NASA has been focusing a vast majority of their research and energy on understanding Mars, and possibly examining whether the Red Planet could support life today, or even could support life at one time. However, the powers to be at NASA believe that as it relates to putting human life on another planet – the answer is Venus instead of Mars. While the Red Planet may seem like the obvious choice, Venus is actually significantly better for a number of reasons.
First though it has to be understood what exactly NASA is aiming to do. They’ve coined what they want to create at Venus as a “Cloud City,” and it will be almost exactly as it sounds. It all revolves around the High Altitude Venus Operational Concept, or HAVOC, and it’s a spacecraft that is still in the conceptual design phase. Scientists would be able to sit in the HAVOC spacecraft, just above the acidic clouds of Venus, and collect information from the planet.
The craft would likely sit 30 miles above the surface, and at that height – Venus doesn’t differ that much from Earth. A slightly lower gravity, and an atmospheric pressure that rivals Earth as well. The temperature would be around 75 degrees Celsius – which would be uncomfortable, but not something a trained astronaut manning the mission couldn’t handle.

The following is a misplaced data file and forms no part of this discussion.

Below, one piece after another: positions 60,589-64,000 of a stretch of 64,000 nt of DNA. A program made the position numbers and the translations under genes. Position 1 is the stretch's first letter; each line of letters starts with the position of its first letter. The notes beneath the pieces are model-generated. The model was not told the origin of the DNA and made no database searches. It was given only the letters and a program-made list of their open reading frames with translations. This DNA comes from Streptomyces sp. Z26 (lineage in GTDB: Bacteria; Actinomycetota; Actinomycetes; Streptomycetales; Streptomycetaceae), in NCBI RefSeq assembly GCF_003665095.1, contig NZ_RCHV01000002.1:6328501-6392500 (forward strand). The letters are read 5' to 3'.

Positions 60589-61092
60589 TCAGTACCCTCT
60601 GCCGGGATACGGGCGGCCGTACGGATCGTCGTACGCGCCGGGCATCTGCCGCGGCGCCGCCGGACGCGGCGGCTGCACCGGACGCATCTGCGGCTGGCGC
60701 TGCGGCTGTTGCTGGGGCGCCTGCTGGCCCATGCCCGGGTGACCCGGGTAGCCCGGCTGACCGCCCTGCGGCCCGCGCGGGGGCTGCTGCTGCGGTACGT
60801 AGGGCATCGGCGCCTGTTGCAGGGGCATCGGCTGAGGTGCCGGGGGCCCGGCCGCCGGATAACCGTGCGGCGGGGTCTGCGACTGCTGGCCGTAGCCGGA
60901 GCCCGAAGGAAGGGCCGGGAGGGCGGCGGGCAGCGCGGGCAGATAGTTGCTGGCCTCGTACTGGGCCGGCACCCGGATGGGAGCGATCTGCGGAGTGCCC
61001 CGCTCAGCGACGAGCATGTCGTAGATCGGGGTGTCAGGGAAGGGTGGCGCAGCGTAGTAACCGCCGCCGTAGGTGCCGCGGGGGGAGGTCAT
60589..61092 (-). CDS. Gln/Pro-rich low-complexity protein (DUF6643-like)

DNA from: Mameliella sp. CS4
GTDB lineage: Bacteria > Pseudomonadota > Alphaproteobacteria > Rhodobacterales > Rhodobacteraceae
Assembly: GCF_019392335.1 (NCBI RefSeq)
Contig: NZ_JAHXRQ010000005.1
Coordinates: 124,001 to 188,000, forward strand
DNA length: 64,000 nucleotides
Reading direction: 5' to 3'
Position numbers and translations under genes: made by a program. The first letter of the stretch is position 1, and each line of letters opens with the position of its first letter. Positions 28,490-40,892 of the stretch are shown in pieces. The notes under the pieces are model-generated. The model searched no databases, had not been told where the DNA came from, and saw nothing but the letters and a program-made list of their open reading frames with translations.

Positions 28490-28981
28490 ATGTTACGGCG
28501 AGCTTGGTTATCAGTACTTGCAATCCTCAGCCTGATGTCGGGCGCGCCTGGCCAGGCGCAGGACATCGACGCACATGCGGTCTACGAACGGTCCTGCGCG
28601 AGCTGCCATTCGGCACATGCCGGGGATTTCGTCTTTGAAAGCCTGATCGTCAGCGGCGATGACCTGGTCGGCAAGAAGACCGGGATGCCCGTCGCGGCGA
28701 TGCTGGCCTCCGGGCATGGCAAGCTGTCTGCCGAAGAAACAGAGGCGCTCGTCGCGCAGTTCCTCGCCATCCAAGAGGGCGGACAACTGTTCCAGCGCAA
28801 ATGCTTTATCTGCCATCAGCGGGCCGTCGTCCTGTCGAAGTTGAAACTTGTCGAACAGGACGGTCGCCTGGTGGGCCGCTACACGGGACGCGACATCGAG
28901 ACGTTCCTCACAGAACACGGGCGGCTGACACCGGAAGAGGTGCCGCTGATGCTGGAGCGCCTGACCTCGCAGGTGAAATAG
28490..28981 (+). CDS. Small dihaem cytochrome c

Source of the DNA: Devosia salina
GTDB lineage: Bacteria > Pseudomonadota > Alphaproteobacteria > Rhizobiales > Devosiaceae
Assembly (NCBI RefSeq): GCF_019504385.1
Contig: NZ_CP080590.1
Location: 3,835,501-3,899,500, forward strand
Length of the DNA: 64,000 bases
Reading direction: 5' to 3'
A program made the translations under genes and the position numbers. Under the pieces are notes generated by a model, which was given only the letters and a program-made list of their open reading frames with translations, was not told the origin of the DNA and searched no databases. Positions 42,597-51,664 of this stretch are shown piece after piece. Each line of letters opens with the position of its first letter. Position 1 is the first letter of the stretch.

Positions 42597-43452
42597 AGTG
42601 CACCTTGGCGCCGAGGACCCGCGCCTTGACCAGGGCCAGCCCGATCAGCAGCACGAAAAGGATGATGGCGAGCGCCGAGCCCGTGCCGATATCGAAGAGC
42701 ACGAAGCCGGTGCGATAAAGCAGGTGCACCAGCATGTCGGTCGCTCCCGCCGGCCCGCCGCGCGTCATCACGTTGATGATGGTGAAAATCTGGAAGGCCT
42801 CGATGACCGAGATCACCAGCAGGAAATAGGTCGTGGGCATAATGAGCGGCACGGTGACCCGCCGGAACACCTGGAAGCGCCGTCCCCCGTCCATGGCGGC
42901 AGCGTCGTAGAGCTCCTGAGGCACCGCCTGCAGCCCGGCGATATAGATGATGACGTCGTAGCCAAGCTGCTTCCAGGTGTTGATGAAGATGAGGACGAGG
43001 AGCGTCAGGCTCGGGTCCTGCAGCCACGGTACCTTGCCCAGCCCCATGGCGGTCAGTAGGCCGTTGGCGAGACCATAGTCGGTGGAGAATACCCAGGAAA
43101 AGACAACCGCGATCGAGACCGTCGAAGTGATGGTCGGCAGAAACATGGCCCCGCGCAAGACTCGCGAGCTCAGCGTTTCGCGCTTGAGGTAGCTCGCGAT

The missions would start out as educational, to really learn more about the planet and how it functions – but after that would be to develop a long term plan for a group of people to live and provide permanent housing. Even better, the technology that is going to be used on this type of craft already exists, or is exceptionally close to being in existence. Meaning, the technology that would be used to make this type of craft happen – would not be technology years, and years out.
However, they did note that this would take at least a decade, or two to come to fruition. The spacecraft would also house a 130 meter Zeppelin that would be filled with helium, and solar panels for power taking advantage of the Sun. The spacecraft’s would essentially be like floating blimps above Venus, and would ultimately pave the way to making science-fiction come to fruition.